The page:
Pakistani official says there is no bad blood between Riyadh and Islamabad over Parliament’s decision against joining coalition.
Prime Minister Nawaz Sharif expressed “solidarity” with Saudi Arabia during a visit on Thursday after Parliament refused to send forces to help a Saudi-led coalition in Yemen, a Pakistani official said.
Sharif arrived with a powerful delegation, including Army chief General Raheel Sharif and Defense Minister Khawaja Asif, who met King Salman and other top government officials. “The main focus was for solidarity with Saudi Arabia” in line with earlier commitments from Islamabad to defend the kingdom’s territorial integrity, said the official.
A Saudi-led coalition conducted a 27-day campaign of airstrikes in Yemen aimed at halting the advance of Iran-backed Shia Houthi rebels and their allies.
On Tuesday night the coalition said it was starting a new phase aiming to resume Yemen’s political process, deliver aid and fight “terrorism,” as airstrikes continued. Pakistan has remained ostensibly neutral in the conflict.
The Houthis, allied with army units loyal to former president Ali Abdullah Saleh, are fighting forces on the side of coalition-backed President Abedrabbo Mansour Hadi, whose government has sought refuge in Riyadh.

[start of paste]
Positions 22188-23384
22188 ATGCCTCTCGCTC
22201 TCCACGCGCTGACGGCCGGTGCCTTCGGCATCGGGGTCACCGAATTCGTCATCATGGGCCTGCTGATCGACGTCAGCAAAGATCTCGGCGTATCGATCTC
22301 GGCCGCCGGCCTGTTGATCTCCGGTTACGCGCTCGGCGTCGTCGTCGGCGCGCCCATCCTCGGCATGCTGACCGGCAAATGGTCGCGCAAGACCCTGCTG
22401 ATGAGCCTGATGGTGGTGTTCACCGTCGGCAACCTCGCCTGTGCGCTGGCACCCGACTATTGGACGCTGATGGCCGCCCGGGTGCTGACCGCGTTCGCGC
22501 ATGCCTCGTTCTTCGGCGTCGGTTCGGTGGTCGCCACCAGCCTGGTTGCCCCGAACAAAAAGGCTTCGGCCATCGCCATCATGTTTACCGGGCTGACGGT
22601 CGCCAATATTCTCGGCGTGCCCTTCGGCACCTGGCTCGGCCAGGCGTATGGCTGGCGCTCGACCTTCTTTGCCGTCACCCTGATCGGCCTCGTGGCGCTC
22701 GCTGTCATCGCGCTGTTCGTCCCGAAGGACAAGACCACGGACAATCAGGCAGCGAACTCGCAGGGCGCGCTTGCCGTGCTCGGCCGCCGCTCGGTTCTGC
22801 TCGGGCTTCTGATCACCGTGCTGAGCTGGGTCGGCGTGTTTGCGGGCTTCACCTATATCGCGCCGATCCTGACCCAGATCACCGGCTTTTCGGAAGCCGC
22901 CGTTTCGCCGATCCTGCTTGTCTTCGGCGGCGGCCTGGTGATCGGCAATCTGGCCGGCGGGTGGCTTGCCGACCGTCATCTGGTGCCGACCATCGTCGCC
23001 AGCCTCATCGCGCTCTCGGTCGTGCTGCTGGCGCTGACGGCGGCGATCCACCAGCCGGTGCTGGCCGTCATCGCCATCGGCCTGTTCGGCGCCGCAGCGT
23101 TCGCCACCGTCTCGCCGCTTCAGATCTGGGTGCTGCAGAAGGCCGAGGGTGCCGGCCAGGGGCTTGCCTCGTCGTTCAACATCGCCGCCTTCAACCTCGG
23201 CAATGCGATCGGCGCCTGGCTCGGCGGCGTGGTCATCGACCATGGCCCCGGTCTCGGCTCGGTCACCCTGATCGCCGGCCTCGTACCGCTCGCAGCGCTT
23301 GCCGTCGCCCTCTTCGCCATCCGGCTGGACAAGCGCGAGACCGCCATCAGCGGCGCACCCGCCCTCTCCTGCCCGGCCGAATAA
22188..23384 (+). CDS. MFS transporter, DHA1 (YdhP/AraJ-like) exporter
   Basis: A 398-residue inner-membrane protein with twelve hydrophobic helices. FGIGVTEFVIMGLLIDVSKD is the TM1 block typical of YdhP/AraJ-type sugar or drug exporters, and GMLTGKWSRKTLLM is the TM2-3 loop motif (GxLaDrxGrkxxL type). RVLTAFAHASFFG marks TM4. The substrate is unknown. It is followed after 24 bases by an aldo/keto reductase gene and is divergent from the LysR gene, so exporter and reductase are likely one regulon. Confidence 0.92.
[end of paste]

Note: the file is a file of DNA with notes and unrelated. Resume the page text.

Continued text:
Pakistan’s Parliament this month unanimously voted against complying with Sunni-dominated Saudi Arabia’s request for troops, warplanes and ships. Parliament said Pakistan should instead play a mediating role.
In a unanimous resolution it backed the government’s commitment to protect Saudi territory, which was not directly threatened during the conflict although there were armed skirmishes along the border.
The Pakistani official said Parliament’s decision was “not at all” a point of contention with the Saudis. “The two countries have the type of relations which are pretty mature. They understand what Parliament’s position was,” he said, asking for anonymity.
Saudi Arabia’s official press agency only said talks covered bilateral, regional and other issues.
Pakistan has deep military ties with Saudi Arabia and has long benefited from the oil-rich kingdom’s largesse. But it has been reluctant to become ensnared in a conflict with sectarian overtones while violence against minority Shias rises at home.
Some analysts saw Sharif’s trip as an attempt to pacify the Saudi royal family, with whom he has close personal ties after they sheltered him during his years in exile.